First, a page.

Research for the Future
In recent years, South Africa's positive socioeconomic changes have spurred new HBS research, case writing, and faculty involvement in the country. Richard Vietor explains: "With the advent of democracy in South Africa, and with the country peacefully taking charge of its own affairs and showing its determination to do things right, there is a tremendous opportunity for learning."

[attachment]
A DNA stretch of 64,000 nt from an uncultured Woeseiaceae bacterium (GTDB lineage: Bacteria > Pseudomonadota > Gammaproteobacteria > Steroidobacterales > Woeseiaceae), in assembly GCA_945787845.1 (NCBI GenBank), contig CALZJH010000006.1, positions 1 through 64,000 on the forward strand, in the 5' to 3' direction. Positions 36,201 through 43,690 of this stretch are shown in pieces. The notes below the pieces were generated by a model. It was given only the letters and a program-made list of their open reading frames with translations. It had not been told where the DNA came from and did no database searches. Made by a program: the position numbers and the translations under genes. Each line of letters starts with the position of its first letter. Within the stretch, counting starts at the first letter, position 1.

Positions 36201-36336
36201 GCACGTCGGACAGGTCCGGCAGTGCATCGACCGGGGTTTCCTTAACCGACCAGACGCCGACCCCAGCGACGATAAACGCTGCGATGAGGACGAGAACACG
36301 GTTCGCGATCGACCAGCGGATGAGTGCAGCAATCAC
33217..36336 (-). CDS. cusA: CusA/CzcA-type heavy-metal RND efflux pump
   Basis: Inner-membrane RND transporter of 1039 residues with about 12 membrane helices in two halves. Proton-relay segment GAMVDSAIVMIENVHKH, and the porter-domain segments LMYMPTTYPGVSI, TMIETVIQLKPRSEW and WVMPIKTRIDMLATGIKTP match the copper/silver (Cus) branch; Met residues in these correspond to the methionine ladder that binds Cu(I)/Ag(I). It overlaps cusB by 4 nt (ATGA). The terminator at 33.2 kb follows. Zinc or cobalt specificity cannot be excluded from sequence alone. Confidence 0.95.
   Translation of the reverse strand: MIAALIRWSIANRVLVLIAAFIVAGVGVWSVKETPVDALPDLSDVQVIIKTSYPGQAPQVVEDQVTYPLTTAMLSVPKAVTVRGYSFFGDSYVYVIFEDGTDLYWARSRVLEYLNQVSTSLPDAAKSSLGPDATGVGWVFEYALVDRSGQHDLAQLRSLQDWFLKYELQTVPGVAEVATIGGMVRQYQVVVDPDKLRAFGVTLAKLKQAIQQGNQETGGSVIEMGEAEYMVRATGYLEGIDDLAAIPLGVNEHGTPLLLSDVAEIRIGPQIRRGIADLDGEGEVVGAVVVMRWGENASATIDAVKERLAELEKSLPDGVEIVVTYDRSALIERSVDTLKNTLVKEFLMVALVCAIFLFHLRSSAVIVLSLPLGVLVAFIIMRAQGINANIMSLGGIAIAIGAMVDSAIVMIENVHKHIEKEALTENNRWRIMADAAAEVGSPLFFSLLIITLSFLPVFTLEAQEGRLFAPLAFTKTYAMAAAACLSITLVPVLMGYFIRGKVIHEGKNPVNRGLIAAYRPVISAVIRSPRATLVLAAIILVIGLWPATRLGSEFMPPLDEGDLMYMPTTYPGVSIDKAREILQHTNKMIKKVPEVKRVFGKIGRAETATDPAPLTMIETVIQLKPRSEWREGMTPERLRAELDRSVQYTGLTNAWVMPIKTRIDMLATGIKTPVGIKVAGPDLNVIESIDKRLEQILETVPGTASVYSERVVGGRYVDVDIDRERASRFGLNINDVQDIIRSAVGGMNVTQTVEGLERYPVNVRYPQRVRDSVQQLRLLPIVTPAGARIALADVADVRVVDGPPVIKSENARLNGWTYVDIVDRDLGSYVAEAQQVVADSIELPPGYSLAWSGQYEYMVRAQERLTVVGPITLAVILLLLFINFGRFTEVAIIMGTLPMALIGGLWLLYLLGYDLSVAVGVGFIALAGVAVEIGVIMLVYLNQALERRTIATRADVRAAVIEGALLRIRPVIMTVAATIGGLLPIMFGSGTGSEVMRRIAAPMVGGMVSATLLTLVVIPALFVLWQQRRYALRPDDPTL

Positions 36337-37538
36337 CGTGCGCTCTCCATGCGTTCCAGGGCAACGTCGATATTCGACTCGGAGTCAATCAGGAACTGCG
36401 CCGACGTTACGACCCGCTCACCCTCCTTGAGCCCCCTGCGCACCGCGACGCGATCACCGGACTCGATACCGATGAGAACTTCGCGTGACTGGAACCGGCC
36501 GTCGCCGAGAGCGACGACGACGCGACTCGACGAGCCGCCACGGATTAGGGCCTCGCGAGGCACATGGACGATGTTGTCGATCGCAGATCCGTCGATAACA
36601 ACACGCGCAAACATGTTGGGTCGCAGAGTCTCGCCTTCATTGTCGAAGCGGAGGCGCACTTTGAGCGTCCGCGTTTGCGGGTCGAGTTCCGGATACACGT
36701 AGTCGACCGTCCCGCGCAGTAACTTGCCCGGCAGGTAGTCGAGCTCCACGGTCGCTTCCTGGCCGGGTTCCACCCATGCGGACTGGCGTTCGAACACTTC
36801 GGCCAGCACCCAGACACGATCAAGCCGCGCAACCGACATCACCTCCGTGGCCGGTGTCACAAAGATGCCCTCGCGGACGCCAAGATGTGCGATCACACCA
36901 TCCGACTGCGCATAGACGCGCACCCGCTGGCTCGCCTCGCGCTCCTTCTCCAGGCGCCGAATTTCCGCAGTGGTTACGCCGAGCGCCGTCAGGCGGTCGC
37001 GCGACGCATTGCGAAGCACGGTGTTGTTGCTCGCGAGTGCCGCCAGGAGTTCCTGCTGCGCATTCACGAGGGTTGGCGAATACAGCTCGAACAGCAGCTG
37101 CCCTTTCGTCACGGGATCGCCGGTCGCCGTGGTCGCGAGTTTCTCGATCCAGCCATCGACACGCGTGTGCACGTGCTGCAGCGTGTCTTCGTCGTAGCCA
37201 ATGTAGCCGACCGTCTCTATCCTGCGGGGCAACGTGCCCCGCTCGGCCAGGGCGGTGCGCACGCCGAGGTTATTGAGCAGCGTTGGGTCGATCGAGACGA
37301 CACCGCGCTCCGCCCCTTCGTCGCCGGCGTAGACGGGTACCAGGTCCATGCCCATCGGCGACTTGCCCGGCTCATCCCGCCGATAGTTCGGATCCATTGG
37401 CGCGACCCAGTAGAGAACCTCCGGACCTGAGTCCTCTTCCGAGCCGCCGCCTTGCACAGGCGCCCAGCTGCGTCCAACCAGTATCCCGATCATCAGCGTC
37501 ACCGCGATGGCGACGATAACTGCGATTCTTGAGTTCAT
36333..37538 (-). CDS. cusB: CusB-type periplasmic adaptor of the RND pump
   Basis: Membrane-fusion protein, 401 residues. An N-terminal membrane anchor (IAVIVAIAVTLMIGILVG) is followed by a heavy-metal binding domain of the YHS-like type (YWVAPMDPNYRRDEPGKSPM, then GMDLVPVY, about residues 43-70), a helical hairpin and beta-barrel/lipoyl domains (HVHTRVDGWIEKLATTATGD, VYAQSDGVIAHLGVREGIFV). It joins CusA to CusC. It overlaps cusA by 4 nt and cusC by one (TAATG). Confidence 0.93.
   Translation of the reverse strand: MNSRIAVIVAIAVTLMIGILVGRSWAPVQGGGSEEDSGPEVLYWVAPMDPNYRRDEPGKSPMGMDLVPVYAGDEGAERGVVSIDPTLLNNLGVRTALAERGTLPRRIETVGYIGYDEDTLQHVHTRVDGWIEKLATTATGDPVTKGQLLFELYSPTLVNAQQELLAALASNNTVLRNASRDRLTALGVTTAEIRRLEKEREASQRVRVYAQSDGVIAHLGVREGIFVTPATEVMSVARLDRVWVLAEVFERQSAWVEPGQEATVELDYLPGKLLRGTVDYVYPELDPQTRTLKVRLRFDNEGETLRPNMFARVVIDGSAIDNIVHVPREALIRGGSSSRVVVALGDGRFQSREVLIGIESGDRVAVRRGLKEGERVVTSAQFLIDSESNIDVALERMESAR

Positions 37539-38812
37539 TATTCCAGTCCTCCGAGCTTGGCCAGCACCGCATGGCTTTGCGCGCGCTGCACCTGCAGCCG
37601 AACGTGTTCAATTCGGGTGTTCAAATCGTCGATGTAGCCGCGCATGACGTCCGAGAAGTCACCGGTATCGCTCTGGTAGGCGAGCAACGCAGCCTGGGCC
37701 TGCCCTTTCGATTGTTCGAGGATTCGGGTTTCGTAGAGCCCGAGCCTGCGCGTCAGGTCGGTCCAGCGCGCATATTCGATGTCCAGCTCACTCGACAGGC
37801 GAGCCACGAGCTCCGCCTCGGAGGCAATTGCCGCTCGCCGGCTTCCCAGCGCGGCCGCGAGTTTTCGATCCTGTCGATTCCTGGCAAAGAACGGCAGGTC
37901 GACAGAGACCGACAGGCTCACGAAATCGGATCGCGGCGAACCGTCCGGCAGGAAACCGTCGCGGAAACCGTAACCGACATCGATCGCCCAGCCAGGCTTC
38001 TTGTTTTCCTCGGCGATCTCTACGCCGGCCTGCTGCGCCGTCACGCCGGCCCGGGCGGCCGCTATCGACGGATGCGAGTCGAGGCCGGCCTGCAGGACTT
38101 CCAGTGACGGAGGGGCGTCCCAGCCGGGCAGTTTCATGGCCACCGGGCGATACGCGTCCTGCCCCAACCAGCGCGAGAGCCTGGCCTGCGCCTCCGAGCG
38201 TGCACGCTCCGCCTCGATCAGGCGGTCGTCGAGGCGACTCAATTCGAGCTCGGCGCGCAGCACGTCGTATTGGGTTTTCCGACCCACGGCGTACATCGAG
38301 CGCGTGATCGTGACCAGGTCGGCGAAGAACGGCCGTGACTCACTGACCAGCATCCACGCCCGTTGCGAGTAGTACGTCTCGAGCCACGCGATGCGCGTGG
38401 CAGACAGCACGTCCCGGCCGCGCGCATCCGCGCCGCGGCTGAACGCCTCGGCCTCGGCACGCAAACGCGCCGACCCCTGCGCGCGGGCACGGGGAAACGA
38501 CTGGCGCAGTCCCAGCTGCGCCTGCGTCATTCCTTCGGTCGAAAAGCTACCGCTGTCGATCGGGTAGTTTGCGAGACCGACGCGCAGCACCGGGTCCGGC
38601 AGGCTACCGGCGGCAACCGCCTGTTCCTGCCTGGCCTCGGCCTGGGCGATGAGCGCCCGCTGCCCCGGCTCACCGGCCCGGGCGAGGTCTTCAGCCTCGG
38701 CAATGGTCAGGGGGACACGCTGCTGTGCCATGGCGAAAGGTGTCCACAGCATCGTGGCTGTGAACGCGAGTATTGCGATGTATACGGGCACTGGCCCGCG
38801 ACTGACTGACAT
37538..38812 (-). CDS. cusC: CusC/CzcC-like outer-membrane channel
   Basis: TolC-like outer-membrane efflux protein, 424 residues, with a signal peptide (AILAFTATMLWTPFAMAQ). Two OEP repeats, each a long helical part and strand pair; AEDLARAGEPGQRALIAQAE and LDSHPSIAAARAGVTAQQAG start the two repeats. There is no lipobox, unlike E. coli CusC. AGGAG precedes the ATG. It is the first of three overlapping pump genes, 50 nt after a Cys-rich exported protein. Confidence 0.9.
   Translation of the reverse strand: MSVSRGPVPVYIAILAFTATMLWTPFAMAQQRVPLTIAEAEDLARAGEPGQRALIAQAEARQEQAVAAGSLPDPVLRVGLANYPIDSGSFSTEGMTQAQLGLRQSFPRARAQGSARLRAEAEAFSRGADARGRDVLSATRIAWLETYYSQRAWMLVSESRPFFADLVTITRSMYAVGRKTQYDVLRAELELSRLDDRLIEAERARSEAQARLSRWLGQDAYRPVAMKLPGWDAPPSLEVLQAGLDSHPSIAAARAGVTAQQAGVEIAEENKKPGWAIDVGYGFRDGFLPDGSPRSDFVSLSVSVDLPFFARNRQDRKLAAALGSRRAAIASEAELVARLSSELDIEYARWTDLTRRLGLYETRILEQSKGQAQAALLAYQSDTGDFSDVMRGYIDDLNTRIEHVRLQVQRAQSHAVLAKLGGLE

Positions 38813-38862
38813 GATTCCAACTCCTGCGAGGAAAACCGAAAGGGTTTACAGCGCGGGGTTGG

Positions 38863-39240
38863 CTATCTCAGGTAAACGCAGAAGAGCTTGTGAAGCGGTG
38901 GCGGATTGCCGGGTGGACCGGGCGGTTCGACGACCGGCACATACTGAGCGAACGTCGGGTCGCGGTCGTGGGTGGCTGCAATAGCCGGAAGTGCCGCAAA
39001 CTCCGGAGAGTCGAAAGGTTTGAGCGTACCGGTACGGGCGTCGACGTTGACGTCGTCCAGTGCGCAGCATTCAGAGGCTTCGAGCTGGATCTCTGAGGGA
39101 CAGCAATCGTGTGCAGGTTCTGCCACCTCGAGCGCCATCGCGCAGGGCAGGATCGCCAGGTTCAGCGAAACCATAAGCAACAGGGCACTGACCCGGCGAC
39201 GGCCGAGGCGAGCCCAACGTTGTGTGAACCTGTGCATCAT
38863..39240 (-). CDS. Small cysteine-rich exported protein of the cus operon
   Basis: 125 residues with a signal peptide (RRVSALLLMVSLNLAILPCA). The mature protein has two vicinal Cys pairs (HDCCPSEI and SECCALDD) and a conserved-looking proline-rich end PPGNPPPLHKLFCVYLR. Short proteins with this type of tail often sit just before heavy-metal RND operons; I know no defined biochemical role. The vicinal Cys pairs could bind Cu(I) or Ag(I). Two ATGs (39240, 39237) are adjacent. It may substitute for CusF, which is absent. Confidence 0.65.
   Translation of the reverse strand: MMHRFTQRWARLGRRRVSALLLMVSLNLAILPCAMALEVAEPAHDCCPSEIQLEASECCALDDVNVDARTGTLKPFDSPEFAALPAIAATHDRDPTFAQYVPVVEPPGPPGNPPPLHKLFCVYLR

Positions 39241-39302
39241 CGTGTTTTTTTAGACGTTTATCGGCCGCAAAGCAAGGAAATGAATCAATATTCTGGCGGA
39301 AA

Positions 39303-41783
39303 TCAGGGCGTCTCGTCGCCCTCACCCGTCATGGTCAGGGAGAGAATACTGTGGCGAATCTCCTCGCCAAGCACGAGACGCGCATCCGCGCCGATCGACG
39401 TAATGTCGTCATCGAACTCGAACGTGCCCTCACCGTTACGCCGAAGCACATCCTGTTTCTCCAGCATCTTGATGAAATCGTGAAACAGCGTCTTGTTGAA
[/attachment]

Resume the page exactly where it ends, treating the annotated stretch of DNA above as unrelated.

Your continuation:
For his 1992 book, South Africa: Prospects for Successful Transition, which he coedited, HBS professor Bruce R. Scott spent seven months in the country. Scott, who is teaching material on South Africa in the MBA Program, draws a distinction between the country's transition from apartheid to democratic rule and the transformation of its economic and social systems. "The South Africans have navigated the political transition about as well as any society possibly could have, and better than most observers expected," he notes. "However, much work remains in the struggle to transform the country's economy and its social structure. Its leaders' principal challenge now is to try to boost job opportunities and personal income for all." Scott believes that the corporate sector, with its managerial know-how and resources, "needs to shift its focus from macroeconomics and finance to sustaining and enhancing the capabilities of key organizations, from bureaucracies to schools and firms."